Trichotillomania is a condition that compels people to pull out their hair. It is a psychiatric disorder that usually starts in childhood or adolescence. Trichotillomania can last for several months or many years, and may fluctuate in severity.
What causes trichotillomania?
The causes of trichotillomania are not well understood, but it is likely that genetics and the environment both play a part. People with trichotillomania are also likely to have conditions such as obsessive-compulsive disorder (OCD), attention deficit hyperactivity disorder (ADHD) or Tourette syndrome.
People with trichotillomania feel a building tension or urge to pull their hair, whether that’s the hair on their scalp, on their eyebrows or in their groin. Pulling a hair out temporarily releases the tension, giving a feeling of satisfaction. It can soothe feelings of stress and anxiety, and may even happen without conscious thought.
A session of hair-pulling can be triggered by feelings of stress. But hair-pulling may also happen when people feel relaxed, such as when reading or watching TV.
Although people with the condition, and their family, may think of it as simply a habit, hair-pulling can create obvious bald or thin spots. Embarrassment about their hair loss, and shame about not being able to stop, can lead people to make great efforts to hide it. They may avoid social interactions and activities, or wear a hat, wig or make-up to prevent discovery.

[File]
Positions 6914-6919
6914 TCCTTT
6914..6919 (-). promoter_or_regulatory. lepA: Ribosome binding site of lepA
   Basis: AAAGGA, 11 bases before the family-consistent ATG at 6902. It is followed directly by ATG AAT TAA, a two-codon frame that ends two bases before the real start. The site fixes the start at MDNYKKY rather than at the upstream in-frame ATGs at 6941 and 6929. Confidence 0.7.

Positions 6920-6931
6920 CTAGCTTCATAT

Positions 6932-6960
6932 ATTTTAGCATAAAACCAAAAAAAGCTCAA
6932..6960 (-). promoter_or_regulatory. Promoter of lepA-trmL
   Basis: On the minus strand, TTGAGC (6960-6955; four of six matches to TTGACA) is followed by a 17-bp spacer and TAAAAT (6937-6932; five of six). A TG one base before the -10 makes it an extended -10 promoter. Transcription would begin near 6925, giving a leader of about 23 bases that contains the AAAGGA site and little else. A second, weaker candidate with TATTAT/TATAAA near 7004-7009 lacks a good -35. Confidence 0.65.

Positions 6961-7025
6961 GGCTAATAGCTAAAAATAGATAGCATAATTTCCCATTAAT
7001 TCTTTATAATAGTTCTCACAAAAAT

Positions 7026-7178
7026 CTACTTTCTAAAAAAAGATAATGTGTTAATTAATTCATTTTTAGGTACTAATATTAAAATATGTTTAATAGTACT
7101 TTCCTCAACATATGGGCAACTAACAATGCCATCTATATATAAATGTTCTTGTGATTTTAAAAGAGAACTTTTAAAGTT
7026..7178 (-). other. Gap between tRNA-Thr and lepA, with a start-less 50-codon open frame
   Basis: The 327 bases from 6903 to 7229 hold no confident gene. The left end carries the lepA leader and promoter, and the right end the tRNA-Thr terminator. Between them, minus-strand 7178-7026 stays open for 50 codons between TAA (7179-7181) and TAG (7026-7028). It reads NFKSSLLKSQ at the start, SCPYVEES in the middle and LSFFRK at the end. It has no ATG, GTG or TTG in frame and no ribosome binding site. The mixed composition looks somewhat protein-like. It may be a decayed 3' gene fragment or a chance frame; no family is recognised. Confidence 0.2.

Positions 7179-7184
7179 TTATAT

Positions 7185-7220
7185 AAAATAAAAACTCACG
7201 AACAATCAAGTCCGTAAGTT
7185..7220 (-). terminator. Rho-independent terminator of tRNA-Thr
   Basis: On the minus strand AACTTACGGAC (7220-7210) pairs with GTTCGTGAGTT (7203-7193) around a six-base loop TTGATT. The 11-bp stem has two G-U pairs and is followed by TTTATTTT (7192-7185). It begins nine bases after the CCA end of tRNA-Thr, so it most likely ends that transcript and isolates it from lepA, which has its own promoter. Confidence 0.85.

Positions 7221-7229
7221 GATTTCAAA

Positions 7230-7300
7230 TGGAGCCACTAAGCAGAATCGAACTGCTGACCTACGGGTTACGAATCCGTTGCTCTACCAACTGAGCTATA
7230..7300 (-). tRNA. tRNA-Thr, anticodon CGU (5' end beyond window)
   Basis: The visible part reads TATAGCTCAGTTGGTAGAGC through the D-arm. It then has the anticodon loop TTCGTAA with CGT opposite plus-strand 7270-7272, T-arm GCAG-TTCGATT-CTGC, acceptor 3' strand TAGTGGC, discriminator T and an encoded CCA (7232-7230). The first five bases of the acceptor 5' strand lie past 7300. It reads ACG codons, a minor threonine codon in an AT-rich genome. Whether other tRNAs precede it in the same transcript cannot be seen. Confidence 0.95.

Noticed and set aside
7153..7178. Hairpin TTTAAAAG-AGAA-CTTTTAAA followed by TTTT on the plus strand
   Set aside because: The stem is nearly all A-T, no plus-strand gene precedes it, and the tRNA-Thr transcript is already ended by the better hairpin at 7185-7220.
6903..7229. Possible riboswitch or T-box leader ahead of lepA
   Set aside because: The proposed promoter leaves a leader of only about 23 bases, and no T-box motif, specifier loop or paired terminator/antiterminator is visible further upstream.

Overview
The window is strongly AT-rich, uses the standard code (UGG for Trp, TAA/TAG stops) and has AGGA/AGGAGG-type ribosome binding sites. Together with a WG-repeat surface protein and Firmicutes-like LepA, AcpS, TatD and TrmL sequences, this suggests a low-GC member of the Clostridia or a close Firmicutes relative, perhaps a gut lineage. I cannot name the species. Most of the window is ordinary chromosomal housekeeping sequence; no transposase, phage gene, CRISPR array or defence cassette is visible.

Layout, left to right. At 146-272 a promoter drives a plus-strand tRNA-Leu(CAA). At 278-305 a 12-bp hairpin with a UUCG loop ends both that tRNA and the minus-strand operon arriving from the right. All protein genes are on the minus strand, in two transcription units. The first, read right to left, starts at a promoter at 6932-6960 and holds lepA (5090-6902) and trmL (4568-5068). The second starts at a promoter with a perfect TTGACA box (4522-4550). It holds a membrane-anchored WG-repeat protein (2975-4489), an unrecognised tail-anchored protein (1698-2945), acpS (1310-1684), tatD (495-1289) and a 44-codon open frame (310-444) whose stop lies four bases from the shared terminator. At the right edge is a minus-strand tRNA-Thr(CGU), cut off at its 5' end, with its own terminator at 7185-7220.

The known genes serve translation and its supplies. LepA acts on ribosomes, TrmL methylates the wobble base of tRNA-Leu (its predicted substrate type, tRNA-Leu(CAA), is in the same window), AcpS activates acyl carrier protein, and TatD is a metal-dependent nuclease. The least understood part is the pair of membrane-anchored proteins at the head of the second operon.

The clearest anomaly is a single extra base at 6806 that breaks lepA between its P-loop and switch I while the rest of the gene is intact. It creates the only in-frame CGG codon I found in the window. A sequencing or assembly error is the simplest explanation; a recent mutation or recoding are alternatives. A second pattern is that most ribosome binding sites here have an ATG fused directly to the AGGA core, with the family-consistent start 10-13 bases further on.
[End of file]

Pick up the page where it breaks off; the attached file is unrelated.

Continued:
Other physical symptoms can include:
- sore and infected skin
- permanent damage to skin and hair follicles
- hand injury from repetitive use
- a hair ball that requires surgical removal (for those who chew or eat the pulled hair)
Diagnosis is not always straightforward because people may deny they are pulling their hair, or may try to hide it.
Their doctor may refer a person to a psychiatrist (or a child to a paediatric psychiatrist) for diagnosis.
The condition fits the medical definition of trichotillomania if it meets 4 specific criteria:
- The pulling results in hair loss.
- There is evidence that the person has tried to stop.
- The condition can’t be explained better by another medical condition or disorder (such as body dysmorphic disorder).
- The pulling is causing significant distress or detriment.
If you have trichotillomania, you can try:
- responding to the urge with a different activity, such as squeezing a stress ball
- keeping your hair short
- putting tape or plasters on your fingertips
If you have a young child with trichotillomania, you can try:
- cutting their hair very short
- putting gloves or socks on their hands
- reminding them to stop when you see them pull their hair
In the case of many young children, it’s a passing phase and they will grow out of it.
Behavioural therapy can be effective, especially a form of cognitive behavioural therapy (CBT) known as habit reversal training. It can also be combined with other cognitive therapies. These therapies may help you identify what prompts your hair-pulling and to work out strategies to avoid the behaviour.
There are also medications that might be helpful, but there is little conclusive research in the area. Your doctor will be able to discuss this with you.
When to seek help
If you think you or your child may have trichotillomania, it’s a good idea to see your doctor. You can then get treatment to help you overcome the impact of the condition.
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Last reviewed: May 2018